(L-R) Alex Pietrangelo #27, Wade Redden #6 and Vladimir Sobotka #17 of the St. Louis Blues celebrate a goal against the Dallas Stars at American Airlines Center on January 26, 2013 in Dallas, Texas.

Redden’s unusual journey to 1,000 games


St. Louis Blues defenseman Wade Redden might play in his 1,000th NHL game tonight. It’s a feat that’s special on its own, but it’s his path to this day that has been truly unique.

Back when Redden was shining as one of the top offensive defensemen in the NHL during his days with the Ottawa Senators, no one would have had a problem believing that he would someday reach the 1,000-game mark.

After inking a six-year, $39 million deal with the New York Rangers prior to the start of the 2008-09 campaign, reaching the major hockey milestone was seen as nothing more than a rapidly approaching inevitability.

Of course, things didn’t go as planned. Redden’s contract with the Rangers was a disaster and after 994 career NHL games, the Rangers decided to make him an extremely well-paid minor-leaguer. Redden spent two seasons in the AHL before the lockout prevented him from doing even that.

If it wasn’t for the amnesty buyouts that were included in the new CBA, he still wouldn’t be playing in the NHL. Fortunately for him there were and now he’s with the St. Louis Blues after signing a far more modest one-year, $800,000 contract.

“I know how hard he worked to be ready for when he got a chance again,” his former captain, Ottawa Senators forward Daniel Alfredsson, said in an Ottawa Citizen report.

“He was in a tough spot. He couldn’t really do anything. He couldn’t just ask for a trade and get a new start somewhere else. It was a really hard situation. We had talks about whether he wanted to keep playing. The money is obviously not the issue, but it wears on you mentally and with the motivation. I’ve been impressed with how he stuck with it and it’s nice to see that it’s paying off.”

Patrick Kane’s streak hits 19 games, setting a new American record

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When it comes to point streaks for U.S.-born NHL players, Patrick Kane now stands alone.

With a power-play goal early in Saturday’s Blackhawks – Kings game, Kane extended his streak to 19 games, breaking a tie with Phil Kessel and Eddie Olczyk (who finished with at least a point in 18 straight).

As of this writing, Kane has 11 goals and 19 assists during this 19-game streak. He also leads the NHL in scoring.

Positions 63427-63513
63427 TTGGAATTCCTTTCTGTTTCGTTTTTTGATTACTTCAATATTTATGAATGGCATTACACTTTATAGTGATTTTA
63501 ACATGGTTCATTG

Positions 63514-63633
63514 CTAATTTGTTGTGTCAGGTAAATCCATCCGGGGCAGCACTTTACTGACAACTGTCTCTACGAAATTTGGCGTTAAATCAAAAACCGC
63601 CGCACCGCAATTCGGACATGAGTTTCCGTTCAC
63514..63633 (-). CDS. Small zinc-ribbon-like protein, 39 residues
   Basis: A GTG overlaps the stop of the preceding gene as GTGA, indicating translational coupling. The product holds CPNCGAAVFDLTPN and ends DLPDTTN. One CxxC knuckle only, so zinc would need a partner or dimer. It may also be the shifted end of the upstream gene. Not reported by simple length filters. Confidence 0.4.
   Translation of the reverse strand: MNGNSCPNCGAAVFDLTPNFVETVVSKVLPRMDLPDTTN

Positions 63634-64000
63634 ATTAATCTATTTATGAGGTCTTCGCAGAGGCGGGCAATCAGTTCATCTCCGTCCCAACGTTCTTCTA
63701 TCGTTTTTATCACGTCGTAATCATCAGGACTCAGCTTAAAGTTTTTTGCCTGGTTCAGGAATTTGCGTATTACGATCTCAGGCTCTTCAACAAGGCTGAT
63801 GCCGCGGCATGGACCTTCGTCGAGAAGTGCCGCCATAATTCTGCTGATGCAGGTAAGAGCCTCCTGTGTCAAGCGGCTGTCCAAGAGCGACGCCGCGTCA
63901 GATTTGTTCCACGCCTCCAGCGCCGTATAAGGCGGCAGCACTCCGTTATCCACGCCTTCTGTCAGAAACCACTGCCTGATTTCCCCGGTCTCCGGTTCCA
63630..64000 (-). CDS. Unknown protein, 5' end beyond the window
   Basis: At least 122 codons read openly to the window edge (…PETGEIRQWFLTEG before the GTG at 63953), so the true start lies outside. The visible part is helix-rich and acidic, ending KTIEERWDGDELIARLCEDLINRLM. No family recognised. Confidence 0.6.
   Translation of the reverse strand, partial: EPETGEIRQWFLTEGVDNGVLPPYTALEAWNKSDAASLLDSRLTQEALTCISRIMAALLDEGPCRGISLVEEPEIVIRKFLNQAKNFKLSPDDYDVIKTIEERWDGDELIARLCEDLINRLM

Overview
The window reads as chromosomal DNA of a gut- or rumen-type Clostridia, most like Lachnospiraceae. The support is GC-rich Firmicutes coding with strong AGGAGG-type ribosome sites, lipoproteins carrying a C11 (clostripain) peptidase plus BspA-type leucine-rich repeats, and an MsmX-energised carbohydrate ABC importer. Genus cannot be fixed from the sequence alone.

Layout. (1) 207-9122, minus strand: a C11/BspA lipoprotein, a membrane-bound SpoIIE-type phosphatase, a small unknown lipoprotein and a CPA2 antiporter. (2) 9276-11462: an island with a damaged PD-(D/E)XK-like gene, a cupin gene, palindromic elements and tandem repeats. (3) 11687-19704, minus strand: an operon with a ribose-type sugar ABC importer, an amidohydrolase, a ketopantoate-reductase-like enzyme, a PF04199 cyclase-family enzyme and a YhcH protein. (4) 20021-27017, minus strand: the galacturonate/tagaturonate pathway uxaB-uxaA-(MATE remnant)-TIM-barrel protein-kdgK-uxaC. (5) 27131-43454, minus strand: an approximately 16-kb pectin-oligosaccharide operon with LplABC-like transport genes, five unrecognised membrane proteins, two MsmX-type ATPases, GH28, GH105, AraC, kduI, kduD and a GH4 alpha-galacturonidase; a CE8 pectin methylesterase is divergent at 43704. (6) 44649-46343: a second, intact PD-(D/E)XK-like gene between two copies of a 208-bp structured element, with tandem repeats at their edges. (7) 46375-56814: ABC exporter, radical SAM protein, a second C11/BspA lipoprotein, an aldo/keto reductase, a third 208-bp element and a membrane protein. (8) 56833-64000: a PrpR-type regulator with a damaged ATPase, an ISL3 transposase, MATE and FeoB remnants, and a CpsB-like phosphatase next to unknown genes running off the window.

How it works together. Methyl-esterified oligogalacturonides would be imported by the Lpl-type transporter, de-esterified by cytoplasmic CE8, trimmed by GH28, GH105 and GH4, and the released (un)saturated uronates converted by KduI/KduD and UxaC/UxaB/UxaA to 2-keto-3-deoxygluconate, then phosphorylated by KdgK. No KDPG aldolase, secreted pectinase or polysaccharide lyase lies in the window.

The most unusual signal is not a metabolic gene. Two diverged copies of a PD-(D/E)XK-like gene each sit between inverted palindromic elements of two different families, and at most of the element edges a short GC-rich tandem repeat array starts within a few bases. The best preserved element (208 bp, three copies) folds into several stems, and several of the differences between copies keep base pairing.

Bobby Hull’s 21-game point streak stands as the Chicago Blackhawks’ overall team record, by the way.

So, how would you protect a lead against the Stars?


You know what they say: it’s easy to bash a strategy in hindsight.

Slam that NFL head coach for going for it on fourth down … or settling for the field goal. Bury that MLB manager because he kept a pitcher in too long. And so on.

“Score effects” settle in during almost any lopsided hockey game, yet the Dallas Stars present quite a conundrum: what’s the best way to put a way a team with this much firepower?

Tonight may have presented the greatest evidence that this team won’t go away easy, as it seemed like the Minnesota Wild had the best of a tired Stars team* when they built a 3-0 lead.

Instead, the Stars scored three third-period goals while Tyler Seguin capped the comeback with an overtime-winner.

It was one of those bend-and-then-break moments for Minnesota. Dallas generated a 44-26 shot advantage, including a ridiculous 35-15 edge in the final two periods.

Does that mean that Mike Yeo may have tried to play too conservatively with a healthy lead? It’s a possibility.

On the other hand, would the Wild be wiser to try to run-and-gun with one of the most dangerous offenses in the NHL?

It sure seems like a pick-your-poison situation. Which way would you lean, though?

* – To be fair to Minnesota, each team was on back-to-backs.

Price paid: Devils come back against Condon, Canadiens

Mike Condon, John Moore,
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If nothing else, the New Jersey Devils seem like they won’t be the sort of team a contender can essentially mark off as a “W” on their calendars.

The Montreal Canadiens may not be in a position to take opponents lightly with Carey Price on the shelf, but whatever the case may be, they saw their four-game winning streak end in frustrating fashion on Saturday.

After falling behind 2-0, the Devils scrapped their way back into it, eventually riding a John Moore overtime goal to a 3-2 OT win.

If Montreal needs an obvious bright side to look on considering this hiccup, Alex Galchenyuk‘s hot weekend may be a good thing to look at.

Tonight’s loss may smart a bit anyway, however.

Metro’s best? Capitals keep winning, pass Rangers for division lead

Jonathan Bernier; Matt Niskanen; Pierre-Alexandre Parenteau

If you want to summarize the Capitals – Maple Leafs game in one sentence, you could do worse than:

“Washington is hot as Jonathan Bernier is cold.”

The Caps reeled off a 4-2 win against Toronto on Saturday, giving them five straight wins. They also jumped into first place in the Metropolitan Division today, as they keep climbing while the New York Rangers are experiencing some growing pains.

Again, James Reimer can’t get healthy and back in Toronto’s net too soon:

With this win, Washington is now 17-5-1, leading the Metro by one point with 35 standings points. They also hold a game in hand against the Rangers, and no other Metro team even has 30 right now.

Measuring stick stretch begins

Tonight’s game began a “prove-it” month-and-change for Washington.

This contest began a three-game road trip, and they’ll also play six of seven away from Washington.

It’s pretty rough through the start of 2016, really. The Capitals will only enjoy three home games through Jan. 9.

In other words, the Capitals seem like a convincing East contender, but look out if they remain hot through the next 5-6 weeks.